Get into arguments over platform compatibility, programming languages or politics. Don’t push your point of view.

Actively listen. Try to understand the other person’s point of view.

Talk about yourself for more then 5 minutes at a time (hint: stop after 5 minutes and ask a question about the other person)

Ask the other person questions. Try to learn as much as you can about them. WARNING: Do not turn it into interrogation “what’s in it for me?” process. Just listen and learn.

Go into technical depths about any specific topic for more then 5 minutes at a time.

It’s OK to dive into technicalities for a bit, after all, you are surrounded by other like-minded experts. For networking purposes, after 5 minutes divert the conversation to the other person. If you want to hear more about someone’s views on a technical topic get their card and contact them after the event.

List your qualifications, publications, and skills for more then 30 seconds at a time. Unless you’re discussing your resume with a hiring manager, do not go out of your way to convince people about how qualified you are.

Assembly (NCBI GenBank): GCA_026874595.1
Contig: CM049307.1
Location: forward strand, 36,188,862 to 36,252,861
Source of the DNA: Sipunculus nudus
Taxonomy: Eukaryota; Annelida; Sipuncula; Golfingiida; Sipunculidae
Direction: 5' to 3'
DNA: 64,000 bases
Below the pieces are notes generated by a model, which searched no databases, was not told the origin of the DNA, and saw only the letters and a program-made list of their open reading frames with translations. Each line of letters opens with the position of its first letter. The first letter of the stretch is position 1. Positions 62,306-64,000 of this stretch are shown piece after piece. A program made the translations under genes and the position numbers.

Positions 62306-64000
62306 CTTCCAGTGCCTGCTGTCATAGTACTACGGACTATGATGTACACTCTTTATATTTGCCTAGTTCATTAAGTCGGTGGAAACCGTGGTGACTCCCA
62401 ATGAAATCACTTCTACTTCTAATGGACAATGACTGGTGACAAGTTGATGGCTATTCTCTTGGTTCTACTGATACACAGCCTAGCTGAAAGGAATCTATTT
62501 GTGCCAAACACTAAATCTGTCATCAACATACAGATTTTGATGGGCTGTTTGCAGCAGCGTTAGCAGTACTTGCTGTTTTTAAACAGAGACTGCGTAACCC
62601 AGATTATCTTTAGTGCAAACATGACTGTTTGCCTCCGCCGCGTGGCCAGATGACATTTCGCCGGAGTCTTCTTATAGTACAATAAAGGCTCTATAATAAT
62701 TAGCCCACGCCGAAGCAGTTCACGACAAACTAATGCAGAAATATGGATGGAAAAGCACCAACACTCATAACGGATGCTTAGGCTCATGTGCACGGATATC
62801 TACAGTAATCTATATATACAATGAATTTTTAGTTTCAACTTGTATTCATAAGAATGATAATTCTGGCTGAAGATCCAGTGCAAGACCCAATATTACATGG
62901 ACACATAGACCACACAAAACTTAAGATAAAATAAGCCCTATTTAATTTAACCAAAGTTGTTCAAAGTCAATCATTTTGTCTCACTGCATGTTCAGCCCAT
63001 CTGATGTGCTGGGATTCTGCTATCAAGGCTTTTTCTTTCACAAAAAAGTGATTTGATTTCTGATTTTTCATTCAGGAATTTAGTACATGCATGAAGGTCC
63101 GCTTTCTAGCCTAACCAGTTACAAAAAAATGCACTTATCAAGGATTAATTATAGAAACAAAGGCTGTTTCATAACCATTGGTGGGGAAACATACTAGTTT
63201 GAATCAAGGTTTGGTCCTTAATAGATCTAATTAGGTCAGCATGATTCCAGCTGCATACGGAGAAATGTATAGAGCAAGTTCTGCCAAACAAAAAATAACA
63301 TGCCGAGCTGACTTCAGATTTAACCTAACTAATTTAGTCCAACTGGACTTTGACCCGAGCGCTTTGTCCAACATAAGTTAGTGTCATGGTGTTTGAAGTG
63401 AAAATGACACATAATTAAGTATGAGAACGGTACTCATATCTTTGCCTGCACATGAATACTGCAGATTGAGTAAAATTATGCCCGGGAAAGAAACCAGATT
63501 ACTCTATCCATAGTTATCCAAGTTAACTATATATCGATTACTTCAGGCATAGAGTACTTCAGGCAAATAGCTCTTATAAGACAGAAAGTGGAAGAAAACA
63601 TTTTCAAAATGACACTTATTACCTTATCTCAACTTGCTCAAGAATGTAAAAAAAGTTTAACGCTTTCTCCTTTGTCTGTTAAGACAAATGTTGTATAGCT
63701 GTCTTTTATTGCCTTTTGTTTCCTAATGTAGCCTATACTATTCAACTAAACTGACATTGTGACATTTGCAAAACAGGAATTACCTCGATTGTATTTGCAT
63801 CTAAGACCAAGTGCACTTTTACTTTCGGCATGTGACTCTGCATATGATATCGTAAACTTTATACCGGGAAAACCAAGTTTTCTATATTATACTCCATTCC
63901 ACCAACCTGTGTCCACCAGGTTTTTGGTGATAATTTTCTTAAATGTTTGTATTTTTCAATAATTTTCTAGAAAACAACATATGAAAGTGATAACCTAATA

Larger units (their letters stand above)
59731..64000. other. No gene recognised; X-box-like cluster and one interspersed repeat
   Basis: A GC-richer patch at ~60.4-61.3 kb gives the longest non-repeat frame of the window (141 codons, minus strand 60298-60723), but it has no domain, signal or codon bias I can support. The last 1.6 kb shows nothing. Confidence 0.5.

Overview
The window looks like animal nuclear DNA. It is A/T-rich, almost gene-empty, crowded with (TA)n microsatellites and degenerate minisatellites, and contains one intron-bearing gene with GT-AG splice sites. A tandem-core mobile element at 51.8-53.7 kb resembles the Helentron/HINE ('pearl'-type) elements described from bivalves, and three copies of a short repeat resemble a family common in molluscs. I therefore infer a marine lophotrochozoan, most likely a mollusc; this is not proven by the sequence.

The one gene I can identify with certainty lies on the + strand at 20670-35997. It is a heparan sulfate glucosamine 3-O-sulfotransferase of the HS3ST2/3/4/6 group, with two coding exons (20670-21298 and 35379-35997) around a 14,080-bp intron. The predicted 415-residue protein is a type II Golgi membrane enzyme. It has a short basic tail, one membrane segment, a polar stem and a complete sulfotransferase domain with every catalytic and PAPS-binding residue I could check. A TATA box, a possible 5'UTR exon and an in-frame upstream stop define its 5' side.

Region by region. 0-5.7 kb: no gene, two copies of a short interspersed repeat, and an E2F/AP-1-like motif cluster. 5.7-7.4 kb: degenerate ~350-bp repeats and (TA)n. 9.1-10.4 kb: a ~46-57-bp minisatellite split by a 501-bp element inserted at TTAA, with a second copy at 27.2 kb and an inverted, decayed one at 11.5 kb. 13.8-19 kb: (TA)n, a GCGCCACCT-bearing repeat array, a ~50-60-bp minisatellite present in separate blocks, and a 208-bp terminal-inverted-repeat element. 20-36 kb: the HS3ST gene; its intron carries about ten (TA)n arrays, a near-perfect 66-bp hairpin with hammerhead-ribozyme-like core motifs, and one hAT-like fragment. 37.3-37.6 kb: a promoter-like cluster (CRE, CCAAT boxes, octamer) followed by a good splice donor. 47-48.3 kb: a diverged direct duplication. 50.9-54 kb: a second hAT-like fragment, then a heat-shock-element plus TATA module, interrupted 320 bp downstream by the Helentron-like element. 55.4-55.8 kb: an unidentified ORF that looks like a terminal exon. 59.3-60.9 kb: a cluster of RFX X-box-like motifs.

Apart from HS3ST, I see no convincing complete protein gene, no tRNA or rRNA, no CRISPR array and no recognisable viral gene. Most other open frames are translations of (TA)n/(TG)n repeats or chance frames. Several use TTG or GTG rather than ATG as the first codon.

Mention some of your accomplishments and turn the attention to the person that you are talking to. (e.g. I just gave a talk on best uses of SQL. Have you heard any good talks today?) 

When it comes to networking at a professional event, spending time with people that you already know well, or surfing the web – is not networking. You can stay home to do that. If you do not have a lot of practice talking to complete strangers, finding some common ground and showing interest in what they do, at first, networking will be an uncomfortable activity for you. So, to get networking to work for you in professional events seek un-comfort.